Patent application title: Rotatable Panels on an Exterior of a Structure that Directs Solar Energy within the Structure
David R. Hall (Provo, UT, US)
Craig Boswell (Provo, UT, US)
David Allred (Provo, UT, US)
IPC8 Class: AF24J238FI
Class name: Stoves and furnaces solar heat collector with means to reposition solar collector for optimum radiation exposure
Publication date: 2012-03-22
Patent application number: 20120067337
In one aspect of the present invention, a structure comprises a plurality
of reflective panels secured to the structure. Each reflective panel has
an axis of rotation. A processing element controls an orientation of each
reflective panel about its axis of rotation to direct solar energy within
1. A structure, comprising: a plurality of reflective panels secured to
the structure; and at least one of the panels is configured to reflect a
first range of solar radiation wavelengths while allowing a second range
of solar radiation wavelengths to pass through.
2. The structure of claim 1, wherein the structure further comprises a processing element that controls an orientation of each reflective panel to direct solar radiation within the structure.
3. The structure of claim 1, wherein the second range of solar radiation wavelengths includes visible light.
4. The structure of claim 1, wherein the first range of solar radiation wavelengths are shorter than the second range of solar radiation wavelengths.
5. The structure of claim 1, wherein the at least one of the reflective panel comprises an air gap between two panes.
6. The structure of claim 5, wherein the two panes are configure to reflect a different range of solar radiation.
7. The structure of claim 1, wherein the at least one of the reflective panel comprises a translucent material.
8. The structure of claim 1, wherein the at least one of the reflective panel comprises a dichroic coating.
9. The structure of claim 1, wherein the at least one of the reflective panel comprises a dielectric coating.
10. The structure of claim 1, wherein the at least one of the reflective panel is configured to direct solar radiation to a photovoltaic cell located within the structure.
11. The structure of claim 1, wherein the at least one of the reflective panel is configured to direct solar radiation to an agricultural operation located within the structure.
12. The structure of claim 1, wherein the at least one of the reflective panel is configured to direct solar radiation to a working fluid located within the structure.
13. The structure of claim 1, wherein one or more of the reflective panels comprises a curved reflective surface.
14. The structure of claim 1, wherein one or more of the reflective panels comprises a planer reflective surface.
15. The structure of claim 1, wherein the reflective panels are secured to a roof of the structure.
16. The structure of claim 1, wherein the reflective panels are secured under a roof of the structure.
17. The structure of claim 1, wherein the reflective panels are secured to a wall of the structure.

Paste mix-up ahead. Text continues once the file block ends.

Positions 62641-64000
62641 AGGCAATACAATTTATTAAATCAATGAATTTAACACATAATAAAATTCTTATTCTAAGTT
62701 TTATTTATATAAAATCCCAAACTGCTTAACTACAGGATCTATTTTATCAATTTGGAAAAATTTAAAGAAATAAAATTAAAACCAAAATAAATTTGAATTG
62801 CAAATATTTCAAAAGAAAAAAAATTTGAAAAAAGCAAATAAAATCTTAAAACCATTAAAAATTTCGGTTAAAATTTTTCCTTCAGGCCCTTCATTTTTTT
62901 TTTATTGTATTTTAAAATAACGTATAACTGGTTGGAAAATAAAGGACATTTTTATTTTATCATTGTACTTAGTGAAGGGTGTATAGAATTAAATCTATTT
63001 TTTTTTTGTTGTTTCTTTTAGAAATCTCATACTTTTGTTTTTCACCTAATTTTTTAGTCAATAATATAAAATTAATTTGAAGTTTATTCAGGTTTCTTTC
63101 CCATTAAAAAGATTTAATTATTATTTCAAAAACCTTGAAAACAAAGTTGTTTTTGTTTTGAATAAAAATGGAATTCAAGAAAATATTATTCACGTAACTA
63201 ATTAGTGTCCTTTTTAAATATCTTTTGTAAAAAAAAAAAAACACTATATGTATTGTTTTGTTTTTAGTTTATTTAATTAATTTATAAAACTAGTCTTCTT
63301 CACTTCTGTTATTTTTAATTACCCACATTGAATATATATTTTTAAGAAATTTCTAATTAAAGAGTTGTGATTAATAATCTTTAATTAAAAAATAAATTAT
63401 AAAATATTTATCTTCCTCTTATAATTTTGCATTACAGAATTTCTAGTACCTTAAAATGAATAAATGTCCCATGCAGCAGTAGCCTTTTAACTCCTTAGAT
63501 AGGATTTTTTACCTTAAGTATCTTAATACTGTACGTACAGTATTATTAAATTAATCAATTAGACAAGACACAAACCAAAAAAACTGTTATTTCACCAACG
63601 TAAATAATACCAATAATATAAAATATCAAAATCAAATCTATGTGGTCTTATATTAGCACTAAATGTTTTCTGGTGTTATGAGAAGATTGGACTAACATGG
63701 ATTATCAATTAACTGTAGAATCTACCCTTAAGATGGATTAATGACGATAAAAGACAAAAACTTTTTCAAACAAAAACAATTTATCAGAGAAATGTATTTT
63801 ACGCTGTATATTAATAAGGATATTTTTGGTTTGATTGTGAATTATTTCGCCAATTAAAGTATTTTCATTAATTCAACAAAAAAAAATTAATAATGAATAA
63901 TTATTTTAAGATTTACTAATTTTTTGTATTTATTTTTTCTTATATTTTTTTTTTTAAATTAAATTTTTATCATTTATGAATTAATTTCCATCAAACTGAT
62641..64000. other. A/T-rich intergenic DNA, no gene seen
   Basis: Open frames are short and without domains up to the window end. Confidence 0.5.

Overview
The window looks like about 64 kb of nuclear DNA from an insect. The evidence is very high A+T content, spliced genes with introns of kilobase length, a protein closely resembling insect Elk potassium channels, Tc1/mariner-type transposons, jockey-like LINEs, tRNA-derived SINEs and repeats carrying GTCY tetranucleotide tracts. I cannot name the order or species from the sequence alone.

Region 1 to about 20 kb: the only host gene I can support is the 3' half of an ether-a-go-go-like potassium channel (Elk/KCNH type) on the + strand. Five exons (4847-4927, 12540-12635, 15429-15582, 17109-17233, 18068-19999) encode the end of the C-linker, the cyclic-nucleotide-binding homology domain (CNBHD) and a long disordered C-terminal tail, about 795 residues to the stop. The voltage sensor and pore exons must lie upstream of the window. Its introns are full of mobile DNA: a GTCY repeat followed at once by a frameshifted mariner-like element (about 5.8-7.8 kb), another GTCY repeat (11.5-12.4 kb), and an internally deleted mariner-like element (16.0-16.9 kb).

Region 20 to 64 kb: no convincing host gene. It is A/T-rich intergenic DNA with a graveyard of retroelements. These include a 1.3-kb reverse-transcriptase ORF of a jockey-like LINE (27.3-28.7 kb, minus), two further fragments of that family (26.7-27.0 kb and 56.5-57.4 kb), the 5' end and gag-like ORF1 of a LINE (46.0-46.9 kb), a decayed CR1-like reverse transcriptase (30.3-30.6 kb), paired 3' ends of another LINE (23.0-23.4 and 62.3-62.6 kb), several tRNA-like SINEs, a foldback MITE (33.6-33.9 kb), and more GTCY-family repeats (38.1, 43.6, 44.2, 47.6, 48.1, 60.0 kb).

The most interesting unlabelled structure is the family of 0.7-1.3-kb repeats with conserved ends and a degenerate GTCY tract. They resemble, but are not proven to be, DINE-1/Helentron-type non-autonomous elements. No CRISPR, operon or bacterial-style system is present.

CROSS REFERENCE TO RELATED APPLICATIONS
 This application is a continuation of U.S. patent application Ser. No. 12/886,724, which was filed on Sep. 21, 2010 and is herein incorporated by reference for all that it discloses.
BACKGROUND OF THE INVENTION
 This invention relates to methods of utilizing solar energy. Solar energy can provide energy for many different residential, commercial, and industrial applications, without the use of fossil fuels and the associated economic and environmental disadvantages. Solar energy installations typically require a large area to collect and focus solar energy on a certain solar application. Some solar energy applications may be constrained by the area available for energy collection.
 Efforts to increase the economic and spatial efficiency of solar energy collection are disclosed in the prior art. U.S. Pat. No. 7,531,740 which is herein incorporated by reference for all that it contains, discloses a photovoltaic module generates electrical power when installed on a roof. The module is constructed as a laminated sandwich having a transparent protective upper layer adhered to a photovoltaic layer. The photovoltaic layer is adhered to a rigid layer formed from a fiber reinforced plastic. The laminated sandwich has a frame around the perimeter. The laminated panel has a layer of double stick tape on the bottom to adhere the panel to the surface of a roof.
 U.S. Patent Application Publication No. 2007/0074754 which is herein incorporated by reference for all that it contains to Farquhar discloses a photovoltaic roofing system and a method of installing the photovoltaic ridge cap structure have been provided. The photovoltaic roofing system includes a ridge cap adapted to cover a ridge of a roof structure. The system also includes at least one photovoltaic cell disposed within the ridge cap. The method of installing a photovoltaic ridge cap structure includes mounting the ridge cap over multiple photovoltaic cells along a ridge of a roof structure. The method further includes routing electrical leads from each photovoltaic cell through one or more opening along the ridge of the roof structure.